Accessing quality mental health treatment is hard. In general, mental health is something we don’t talk about enough. It’s unpleasant and uncomfortable. But, most of us know someone who suffers from mental health issues. Many of us go through it ourselves in silence; this is the experience I had.

Growing up, I witnessed the toll poor mental health could have on families. I didn’t know my mother was depressed. At the time, I just knew she was sad; sometimes she couldn’t get out of bed. I remember my father was dependable, outgoing, and humorous. I didn’t know he suffered from depression. He died of suicide at 41 years old.

It’s difficult to describe what this trauma does to a person. It messes with your head. I had already experienced feelings of sadness or “feeling off” periodically since I was a child. This experience made those feelings more frequent and intense. I didn’t talk about it; I thought it was a normal part of life.

Even if I thought I could get better, mental health services weren’t covered by insurance. What could I do? We didn’t have the money to pay out of pocket for counseling services. I was not aware of low- or no-cost options. I would just have to deal with it.

I envied my father; he didn’t have to live with depression anymore. Eventually, I reached a point where I couldn’t deal with it anymore; I felt hopeless and empty. I attempted suicide twice by the time I was 20 years old.

I’m not sure what changed my perspective, but I finally sought help. When seeking out services, I didn’t know where to start. I had a student health insurance plan, but my mental health coverage was limited. I discovered I could only seek counseling at my university’s student health center; only six sessions were covered. After those sessions, I would have to pay out of pocket.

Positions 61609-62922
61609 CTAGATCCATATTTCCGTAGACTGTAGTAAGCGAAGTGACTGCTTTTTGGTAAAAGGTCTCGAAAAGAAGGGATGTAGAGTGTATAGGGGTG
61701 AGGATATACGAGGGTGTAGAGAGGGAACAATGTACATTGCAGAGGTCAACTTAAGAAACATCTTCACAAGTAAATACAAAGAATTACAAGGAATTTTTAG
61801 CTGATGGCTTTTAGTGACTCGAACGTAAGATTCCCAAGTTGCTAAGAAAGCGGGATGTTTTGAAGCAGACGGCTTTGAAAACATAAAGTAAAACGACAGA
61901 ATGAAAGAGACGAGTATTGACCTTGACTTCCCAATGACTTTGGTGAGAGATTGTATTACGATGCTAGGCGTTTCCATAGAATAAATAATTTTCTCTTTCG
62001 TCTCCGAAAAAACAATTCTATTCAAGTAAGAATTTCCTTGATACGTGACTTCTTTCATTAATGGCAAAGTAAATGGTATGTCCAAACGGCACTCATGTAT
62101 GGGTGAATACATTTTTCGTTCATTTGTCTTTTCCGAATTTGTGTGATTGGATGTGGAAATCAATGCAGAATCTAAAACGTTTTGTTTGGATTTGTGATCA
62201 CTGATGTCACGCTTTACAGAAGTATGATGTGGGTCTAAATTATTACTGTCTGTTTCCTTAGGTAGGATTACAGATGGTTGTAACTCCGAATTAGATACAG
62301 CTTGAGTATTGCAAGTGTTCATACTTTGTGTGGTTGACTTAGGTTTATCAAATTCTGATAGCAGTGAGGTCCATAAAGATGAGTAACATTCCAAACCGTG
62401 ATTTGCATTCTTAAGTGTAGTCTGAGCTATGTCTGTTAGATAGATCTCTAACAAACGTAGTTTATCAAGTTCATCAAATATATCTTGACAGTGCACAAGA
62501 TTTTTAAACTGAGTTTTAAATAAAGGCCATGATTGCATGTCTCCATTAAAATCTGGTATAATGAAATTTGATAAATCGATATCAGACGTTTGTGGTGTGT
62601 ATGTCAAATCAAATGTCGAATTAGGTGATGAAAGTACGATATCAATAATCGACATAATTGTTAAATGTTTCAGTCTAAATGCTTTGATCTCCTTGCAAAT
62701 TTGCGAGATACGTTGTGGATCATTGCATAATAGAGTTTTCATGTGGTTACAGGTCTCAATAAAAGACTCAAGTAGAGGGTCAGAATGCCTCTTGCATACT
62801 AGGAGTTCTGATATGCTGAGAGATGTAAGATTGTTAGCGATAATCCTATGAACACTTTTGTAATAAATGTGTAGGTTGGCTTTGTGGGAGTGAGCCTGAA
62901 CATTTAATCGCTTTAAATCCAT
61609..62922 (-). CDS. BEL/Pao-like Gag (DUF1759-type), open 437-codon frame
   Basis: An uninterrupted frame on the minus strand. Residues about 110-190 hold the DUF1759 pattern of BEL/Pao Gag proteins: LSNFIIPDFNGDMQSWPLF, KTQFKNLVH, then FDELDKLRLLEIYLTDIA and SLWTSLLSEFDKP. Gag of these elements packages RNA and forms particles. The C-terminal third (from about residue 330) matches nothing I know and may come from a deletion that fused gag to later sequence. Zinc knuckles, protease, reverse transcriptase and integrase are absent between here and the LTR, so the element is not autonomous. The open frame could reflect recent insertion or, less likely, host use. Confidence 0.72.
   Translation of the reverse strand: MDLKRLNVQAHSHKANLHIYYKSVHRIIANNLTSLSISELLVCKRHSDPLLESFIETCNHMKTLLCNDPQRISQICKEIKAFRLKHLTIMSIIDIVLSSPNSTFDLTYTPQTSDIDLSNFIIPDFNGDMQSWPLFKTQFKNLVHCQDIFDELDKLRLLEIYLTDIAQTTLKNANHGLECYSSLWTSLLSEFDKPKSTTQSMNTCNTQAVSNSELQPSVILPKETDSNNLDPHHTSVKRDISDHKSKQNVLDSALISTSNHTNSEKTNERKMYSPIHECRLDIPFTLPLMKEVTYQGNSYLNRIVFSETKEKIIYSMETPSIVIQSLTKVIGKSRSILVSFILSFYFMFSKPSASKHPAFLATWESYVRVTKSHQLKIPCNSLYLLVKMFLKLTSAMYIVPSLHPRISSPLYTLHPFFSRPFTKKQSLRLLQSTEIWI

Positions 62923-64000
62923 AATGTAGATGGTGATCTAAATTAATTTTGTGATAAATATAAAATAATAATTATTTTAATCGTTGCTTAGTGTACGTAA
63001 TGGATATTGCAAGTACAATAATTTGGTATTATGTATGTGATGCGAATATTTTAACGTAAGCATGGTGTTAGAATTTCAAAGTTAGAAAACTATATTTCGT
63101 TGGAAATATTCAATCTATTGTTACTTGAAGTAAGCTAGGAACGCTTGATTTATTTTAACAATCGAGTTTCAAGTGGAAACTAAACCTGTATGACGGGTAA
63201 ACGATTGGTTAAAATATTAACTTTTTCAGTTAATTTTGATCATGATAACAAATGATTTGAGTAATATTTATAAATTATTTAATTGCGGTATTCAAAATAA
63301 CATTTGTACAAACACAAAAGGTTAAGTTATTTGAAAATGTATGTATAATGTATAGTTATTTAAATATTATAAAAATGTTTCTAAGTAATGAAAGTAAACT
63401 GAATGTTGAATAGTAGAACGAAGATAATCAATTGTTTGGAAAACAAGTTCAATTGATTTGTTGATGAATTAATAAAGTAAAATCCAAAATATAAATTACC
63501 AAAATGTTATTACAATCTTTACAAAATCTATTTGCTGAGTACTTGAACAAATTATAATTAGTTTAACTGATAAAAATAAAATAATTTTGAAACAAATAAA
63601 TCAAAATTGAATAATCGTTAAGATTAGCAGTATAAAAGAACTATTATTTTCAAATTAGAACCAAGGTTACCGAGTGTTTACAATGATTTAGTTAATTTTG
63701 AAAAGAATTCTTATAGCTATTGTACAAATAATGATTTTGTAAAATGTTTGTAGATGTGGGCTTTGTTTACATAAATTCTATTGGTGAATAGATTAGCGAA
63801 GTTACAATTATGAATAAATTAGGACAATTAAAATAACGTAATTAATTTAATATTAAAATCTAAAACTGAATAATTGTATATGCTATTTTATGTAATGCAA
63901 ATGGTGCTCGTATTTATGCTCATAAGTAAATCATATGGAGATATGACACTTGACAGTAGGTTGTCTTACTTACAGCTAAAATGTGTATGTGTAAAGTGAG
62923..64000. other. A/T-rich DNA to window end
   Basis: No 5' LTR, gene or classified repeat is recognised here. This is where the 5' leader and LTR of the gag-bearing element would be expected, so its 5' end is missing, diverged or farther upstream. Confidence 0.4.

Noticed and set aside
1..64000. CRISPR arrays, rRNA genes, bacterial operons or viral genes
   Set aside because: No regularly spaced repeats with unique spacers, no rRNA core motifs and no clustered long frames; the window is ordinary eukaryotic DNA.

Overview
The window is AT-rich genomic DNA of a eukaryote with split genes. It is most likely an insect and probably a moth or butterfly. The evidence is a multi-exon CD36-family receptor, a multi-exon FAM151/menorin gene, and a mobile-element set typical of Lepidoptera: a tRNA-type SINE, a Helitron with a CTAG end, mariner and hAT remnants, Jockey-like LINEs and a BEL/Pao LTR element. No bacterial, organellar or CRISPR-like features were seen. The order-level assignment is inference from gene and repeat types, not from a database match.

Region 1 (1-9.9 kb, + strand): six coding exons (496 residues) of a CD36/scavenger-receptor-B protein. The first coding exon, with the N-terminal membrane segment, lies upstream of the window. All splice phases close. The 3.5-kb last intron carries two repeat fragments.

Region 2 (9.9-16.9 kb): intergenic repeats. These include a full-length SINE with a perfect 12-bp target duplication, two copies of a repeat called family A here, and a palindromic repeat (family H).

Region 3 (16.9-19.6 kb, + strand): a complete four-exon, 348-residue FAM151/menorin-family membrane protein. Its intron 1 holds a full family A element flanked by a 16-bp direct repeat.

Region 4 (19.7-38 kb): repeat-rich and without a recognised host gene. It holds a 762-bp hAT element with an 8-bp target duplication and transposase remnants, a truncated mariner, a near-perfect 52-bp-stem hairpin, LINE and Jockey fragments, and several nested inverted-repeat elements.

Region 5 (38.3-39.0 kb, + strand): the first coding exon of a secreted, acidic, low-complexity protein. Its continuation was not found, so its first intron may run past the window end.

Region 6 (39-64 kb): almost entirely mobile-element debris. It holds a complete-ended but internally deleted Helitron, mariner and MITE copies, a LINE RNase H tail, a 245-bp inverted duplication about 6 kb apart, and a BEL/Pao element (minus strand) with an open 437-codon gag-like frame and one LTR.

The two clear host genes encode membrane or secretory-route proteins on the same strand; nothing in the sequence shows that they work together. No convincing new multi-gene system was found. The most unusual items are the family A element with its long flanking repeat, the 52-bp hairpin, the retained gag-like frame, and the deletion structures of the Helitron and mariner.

Finding a therapist I felt comfortable with was difficult. I switched counselors several times until I found one that fit my needs. My road to recovery has been long and strenuous, but I’m thriving. I recently celebrated my 30th birthday; 10 years ago, I didn’t think I’d be alive at 30. I’m lucky, many people in my situation wouldn’t be alive to tell about it. My mental health journey advanced my commitment to mental health advocacy.

Through my advocacy, I learned that difficulty accessing mental health services is still a major obstacle to receiving treatment. A 2018 study by the Cohen Veterans Network found 42% of Americans saw cost and poor insurance coverage as the top barriers to accessing mental health services. Additionally, 25% of Americans have had to choose between getting mental health treatment and paying for daily necessities.

Fixing our current healthcare system is a complex issue. However, there are small steps that can be taken to improve access to mental health care. In Colorado, legislation is being proposed that would mandate private health insurance plans cover annual mental health wellness checkups. Passing HB 21-1068 will ensure that people will not have to pay deductibles, co-payments or co-insurance for their annual mental health checkup; individuals can receive an annual mental health checkup without worrying about the cost. If mental health issues are identified early during these checkups, there will be a better chance to treat them before they get worse.

If annual mental health checkups were available to me, I could have gotten the help I desperately needed earlier in life. Please contact your representative and ask them to support HB 21-1068. This legislation will improve mental health care access; it will help save lives.

Christopher Nelson is a Denver-based youth advocate at Young Invincibles, an advocacy organization dedicated to elevating the voice of young people in our political process. He holds a master’s degree in social work from the University of Denver.

Christopher Nelson is a Denver-based youth advocate at Young Invincibles, an advocacy organization dedicated to elevating the voice of young people in our political process. He holds a master’s degree in social work from the University of Denver.

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